## Pages

### Hackerrank Strings: Making Anagrams

Given two strings in input, tell how many characters we should remove from both ones to leave just the same characters even if a different order.

This HackerRank problem is meant to be about strings. however, I solved it using Python, and in this case I ended up seeing the two strings not differently as they was lists of whatever elements.

One aspect I have overseen initially was that in a string there could be more than an occurrence of a character. To ensure that my code would work correctly I added a test to the one suggested by Hackerrank:
def test_provided_1(self):
self.assertEqual(4, solution('cde', 'abc'))

def test_many_a(self):
self.assertEqual(3, solution('aaaa', 'a'))
In the one provided, I have to remove 'd' and 'e' from the first string, plus 'a' and 'b' from the second one to get to the same 'c' in both of them, total, 4 eliminations.
In my test, I just have to remove 3 'a' from the first string.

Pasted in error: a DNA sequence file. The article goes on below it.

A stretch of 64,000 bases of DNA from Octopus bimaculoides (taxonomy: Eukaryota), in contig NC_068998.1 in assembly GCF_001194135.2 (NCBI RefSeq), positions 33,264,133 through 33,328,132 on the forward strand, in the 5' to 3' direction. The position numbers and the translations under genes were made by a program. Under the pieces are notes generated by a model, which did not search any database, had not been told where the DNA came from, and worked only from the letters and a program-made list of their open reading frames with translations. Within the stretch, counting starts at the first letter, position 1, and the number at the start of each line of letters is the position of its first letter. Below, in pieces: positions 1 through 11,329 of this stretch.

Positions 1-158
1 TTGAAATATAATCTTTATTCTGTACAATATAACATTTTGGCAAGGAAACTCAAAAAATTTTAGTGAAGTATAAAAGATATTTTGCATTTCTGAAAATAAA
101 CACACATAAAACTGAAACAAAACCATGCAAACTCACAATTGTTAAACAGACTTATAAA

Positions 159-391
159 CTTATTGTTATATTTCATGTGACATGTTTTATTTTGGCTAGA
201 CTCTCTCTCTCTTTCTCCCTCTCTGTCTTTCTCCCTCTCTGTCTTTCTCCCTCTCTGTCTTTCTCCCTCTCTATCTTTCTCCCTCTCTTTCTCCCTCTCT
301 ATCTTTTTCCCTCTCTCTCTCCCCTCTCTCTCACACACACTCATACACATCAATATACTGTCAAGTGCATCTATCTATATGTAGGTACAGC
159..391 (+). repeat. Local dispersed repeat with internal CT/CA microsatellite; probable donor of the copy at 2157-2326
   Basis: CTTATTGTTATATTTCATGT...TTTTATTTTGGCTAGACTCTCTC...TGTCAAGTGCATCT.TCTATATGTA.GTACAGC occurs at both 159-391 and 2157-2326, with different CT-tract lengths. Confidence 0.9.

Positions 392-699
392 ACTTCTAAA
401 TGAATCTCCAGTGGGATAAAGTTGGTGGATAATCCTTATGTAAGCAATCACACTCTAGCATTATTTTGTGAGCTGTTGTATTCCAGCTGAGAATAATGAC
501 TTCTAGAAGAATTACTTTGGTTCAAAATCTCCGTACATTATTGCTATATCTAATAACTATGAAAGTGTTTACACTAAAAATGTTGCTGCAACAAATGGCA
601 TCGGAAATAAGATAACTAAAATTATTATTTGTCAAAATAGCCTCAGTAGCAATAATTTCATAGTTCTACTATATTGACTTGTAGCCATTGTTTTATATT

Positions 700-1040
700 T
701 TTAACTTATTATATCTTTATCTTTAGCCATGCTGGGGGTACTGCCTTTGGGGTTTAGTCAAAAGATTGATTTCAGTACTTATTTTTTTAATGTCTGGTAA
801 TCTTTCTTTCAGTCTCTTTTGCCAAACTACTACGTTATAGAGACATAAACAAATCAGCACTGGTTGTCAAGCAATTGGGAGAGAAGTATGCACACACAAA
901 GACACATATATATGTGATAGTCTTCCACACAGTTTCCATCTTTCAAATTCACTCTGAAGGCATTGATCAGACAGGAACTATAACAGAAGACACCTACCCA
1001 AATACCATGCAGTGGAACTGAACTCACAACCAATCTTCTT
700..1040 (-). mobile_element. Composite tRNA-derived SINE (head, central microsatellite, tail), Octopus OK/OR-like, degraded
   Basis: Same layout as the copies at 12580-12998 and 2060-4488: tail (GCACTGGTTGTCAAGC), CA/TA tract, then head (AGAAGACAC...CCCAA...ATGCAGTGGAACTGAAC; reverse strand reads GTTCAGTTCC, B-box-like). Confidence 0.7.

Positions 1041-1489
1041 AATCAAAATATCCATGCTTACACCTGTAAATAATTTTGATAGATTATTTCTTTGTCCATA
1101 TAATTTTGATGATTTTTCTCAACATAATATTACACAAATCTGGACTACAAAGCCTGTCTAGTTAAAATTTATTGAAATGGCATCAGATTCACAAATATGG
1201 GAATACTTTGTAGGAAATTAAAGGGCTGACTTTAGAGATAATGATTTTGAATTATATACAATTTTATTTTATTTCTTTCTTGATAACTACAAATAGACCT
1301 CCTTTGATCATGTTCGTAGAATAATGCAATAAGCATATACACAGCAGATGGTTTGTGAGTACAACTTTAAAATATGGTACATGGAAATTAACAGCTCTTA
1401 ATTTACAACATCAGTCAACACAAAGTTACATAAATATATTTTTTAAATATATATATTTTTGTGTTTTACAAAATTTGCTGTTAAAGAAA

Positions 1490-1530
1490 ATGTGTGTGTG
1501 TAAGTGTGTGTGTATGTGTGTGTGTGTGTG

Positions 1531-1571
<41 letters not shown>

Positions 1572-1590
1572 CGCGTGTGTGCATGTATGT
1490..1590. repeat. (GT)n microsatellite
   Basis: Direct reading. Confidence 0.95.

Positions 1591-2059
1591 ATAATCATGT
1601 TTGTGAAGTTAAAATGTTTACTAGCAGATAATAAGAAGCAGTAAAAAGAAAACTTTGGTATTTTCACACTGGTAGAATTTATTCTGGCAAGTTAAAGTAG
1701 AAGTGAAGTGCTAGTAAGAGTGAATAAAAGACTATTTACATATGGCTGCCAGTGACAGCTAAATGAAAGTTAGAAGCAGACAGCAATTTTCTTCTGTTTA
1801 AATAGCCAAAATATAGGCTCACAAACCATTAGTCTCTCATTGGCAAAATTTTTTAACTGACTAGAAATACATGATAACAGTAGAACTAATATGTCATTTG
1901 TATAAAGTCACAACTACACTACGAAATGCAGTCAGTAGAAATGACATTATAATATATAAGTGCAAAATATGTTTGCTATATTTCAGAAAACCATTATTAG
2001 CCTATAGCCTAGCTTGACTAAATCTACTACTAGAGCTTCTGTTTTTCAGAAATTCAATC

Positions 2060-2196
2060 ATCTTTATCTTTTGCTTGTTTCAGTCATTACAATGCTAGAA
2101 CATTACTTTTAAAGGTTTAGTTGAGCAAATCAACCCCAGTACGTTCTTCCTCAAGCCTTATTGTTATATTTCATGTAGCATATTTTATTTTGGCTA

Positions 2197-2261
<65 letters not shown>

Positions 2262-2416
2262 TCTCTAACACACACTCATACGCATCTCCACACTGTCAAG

I decided to implement my solution using a dictionary to store the letters in the first string and their numbers. I could have written a piece of code like this:
counter = {}
for ch in a:
counter[ch] = counter.setdefault(ch, 0) + 1
The handy setdefault() function return the value for the specified key, or second parameter, instead of the default None, if there is not such key in the dictionary.

But the job of counting the number of elements in a collection is so common, that the standard python collections library give us a class, Counter, that works exactly in this way. So I saved same typing and I used it instead.
from collections import Counter

def solution(a, b):
counter = Counter(a)
# ...
Now I have to sort of compare this counting with the values store in the other string. I decided to loop on all the characters in it, and decrease the associated value if the key exists and the value is not zero, otherwise to increase a buffer variable to keep track of all the characters that are in the second string and not in the first one.
extra = 0  # 1
for ch in b:
if counter.get(ch):  # 2
counter[ch] -= 1
else:
extra += 1
1. Number of characters that are in the second string without a match in the first one.
2. Remember that get() on dictionary returns the associated value to the passed key or None. Here I decrease the value only if I get a value (not None) and it is different from zero.

Finally, I add up all the values in the counter dictionary, plus the extra count coming from the second string, and I return it.
return sum(counter.values()) + extra
I pushed both the unit test and the python script to GitHub for full reference.